tlhIngan-Hol Archive: Wed Nov 11 14:39:16 2009

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Re: Yet another newbie!

Krenath (krenath@gmail.com)



Huh.

If I'm understanding it properly, 'oH and 'oHtaH may be analogous to  
the verbs "ser" and "estar" in Spanish.


So:

'oH and ser talk about what something is when that aspect is somewhat  
permanent.

'oHtaH and estar talk about what something is *currently* when that  
aspect is expected to be able to change, such as a location

Sound about right?



On Nov 11, 2009, at 4:42 PM, Terrence Donnelly <terrence.donnelly@sbcglobal.net 
 > wrote:

> --- On Wed, 11/11/09, Steven Boozer <sboozer@uchicago.edu> wrote:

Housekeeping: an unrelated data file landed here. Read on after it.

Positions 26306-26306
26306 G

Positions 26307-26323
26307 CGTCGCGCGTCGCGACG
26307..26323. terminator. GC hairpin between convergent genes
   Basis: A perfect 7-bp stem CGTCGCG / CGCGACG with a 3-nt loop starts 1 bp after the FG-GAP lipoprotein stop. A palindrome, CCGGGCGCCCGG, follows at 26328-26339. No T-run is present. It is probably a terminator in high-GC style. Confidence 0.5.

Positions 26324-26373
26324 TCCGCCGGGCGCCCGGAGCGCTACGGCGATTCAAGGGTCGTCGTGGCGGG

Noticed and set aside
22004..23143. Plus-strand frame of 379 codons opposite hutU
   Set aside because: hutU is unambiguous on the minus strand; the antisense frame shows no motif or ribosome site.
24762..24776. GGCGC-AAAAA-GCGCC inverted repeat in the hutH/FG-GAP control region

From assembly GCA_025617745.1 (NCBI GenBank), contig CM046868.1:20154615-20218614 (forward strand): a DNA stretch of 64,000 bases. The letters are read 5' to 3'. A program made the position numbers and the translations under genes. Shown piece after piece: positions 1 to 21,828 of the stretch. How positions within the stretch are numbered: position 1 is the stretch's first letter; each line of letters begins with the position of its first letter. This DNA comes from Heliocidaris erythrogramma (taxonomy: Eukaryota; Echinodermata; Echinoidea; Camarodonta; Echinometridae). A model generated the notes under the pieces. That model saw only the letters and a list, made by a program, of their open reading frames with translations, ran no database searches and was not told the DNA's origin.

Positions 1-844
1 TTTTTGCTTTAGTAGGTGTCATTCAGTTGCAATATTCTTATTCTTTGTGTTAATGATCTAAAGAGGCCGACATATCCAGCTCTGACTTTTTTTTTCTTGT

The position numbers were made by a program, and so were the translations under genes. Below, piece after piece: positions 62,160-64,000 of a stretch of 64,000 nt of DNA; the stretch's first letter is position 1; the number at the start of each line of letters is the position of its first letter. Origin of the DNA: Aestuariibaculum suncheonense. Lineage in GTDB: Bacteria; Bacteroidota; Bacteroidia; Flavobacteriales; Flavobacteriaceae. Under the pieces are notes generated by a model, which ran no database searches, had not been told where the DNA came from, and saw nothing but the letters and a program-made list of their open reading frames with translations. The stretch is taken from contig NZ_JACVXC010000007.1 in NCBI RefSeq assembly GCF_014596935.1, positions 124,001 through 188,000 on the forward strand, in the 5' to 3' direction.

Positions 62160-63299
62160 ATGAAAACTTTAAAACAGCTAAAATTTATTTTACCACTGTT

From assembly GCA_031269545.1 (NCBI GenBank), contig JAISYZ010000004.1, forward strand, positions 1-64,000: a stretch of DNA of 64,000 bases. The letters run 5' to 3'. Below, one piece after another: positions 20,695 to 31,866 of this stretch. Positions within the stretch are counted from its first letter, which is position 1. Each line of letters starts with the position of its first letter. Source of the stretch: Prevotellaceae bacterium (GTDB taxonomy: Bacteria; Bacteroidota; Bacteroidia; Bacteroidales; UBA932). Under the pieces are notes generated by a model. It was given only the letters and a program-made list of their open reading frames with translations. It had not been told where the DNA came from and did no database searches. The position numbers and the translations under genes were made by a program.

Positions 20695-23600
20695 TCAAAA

>
>>>>
>>>>   bIQ'a'Daq 'oHtaH 'etlh'e'
>>>>   The sword is in the ocean. KGT
>>
>> ter'eS:
>>> But not with negatives? ?{bIQ'a'Daq 'oHbe' 'etlh'e'}
>>
>> That's an interesting question.  AFAIK we don't have
>> any examples of {PRONOUNtaHbe'} or {PRONOUNbe'taH} in the
>> corpus, whether referring to location or not.
>>
>
> I actually like plain {'oHbe'} by analogy with {'oH} used in a  
> question (eg. {nuqDaq 'oH}). In the question, you don't know if  
> something has continued existence somewhere, so you don't presume  
> that, only ask if it exists. In the positive answer, you are  
> stressing its presumed continued existence in a given place. In the  
> negative, you are focusing on the fact that something is not  
> somewhere; stressing its on-going not-being seems redundant.
>
> -- ter'eS
>
>
>






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